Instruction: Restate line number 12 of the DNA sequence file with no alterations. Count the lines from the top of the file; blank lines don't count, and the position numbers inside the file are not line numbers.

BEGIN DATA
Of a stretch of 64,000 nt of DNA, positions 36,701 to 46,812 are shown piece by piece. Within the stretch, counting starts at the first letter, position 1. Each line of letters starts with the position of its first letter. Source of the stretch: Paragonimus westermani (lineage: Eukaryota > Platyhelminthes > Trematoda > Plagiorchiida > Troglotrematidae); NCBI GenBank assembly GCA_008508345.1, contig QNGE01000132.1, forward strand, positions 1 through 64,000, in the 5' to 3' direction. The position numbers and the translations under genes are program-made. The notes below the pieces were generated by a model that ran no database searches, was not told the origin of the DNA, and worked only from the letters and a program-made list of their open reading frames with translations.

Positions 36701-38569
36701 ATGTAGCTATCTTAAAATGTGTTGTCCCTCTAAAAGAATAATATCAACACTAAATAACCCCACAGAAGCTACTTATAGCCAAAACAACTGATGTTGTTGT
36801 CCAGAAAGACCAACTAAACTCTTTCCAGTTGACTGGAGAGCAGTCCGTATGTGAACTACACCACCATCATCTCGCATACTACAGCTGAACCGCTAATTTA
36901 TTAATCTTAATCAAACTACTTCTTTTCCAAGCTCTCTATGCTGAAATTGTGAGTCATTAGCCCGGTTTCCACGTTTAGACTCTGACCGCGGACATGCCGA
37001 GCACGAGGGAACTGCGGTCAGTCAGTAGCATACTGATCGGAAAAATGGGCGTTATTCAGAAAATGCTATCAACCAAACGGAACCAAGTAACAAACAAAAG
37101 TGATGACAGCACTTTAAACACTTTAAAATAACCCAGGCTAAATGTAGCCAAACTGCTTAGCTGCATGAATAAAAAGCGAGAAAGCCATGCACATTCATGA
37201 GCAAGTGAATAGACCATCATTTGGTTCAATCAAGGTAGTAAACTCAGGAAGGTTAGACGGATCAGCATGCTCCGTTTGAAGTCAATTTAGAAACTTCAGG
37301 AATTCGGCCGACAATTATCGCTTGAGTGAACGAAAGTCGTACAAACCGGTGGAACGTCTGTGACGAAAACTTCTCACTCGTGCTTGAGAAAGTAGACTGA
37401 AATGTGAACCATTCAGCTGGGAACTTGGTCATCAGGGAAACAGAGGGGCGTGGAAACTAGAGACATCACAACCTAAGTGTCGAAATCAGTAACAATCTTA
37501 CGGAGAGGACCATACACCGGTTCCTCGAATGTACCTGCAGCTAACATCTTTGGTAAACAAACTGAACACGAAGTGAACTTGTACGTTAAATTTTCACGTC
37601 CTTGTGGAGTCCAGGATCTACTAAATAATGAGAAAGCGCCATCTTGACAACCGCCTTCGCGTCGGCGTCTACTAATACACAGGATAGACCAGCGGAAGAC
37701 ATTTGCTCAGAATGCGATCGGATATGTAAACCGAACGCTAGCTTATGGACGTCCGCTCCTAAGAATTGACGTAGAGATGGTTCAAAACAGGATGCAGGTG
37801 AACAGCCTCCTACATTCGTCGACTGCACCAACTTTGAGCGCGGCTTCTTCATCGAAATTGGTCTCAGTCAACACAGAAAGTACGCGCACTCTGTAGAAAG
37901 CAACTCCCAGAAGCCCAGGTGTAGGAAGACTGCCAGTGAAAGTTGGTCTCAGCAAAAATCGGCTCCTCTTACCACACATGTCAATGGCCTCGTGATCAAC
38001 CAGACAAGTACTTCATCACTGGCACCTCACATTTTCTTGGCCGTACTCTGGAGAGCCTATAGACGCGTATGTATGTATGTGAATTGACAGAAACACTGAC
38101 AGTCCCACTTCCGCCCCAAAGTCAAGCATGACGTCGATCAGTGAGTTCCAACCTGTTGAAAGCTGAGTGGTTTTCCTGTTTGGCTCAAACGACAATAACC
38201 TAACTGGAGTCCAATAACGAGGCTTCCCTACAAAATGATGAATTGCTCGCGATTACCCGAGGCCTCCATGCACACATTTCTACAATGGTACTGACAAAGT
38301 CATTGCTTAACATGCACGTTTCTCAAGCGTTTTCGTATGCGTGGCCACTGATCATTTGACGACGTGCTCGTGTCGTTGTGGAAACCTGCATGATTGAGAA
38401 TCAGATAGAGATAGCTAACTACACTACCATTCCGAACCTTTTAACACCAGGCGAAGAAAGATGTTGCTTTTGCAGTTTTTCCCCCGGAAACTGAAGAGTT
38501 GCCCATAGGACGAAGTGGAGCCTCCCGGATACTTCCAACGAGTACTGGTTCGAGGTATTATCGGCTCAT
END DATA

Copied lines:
37601 CTTGTGGAGTCCAGGATCTACTAAATAATGAGAAAGCGCCATCTTGACAACCGCCTTCGCGTCGGCGTCTACTAATACACAGGATAGACCAGCGGAAGAC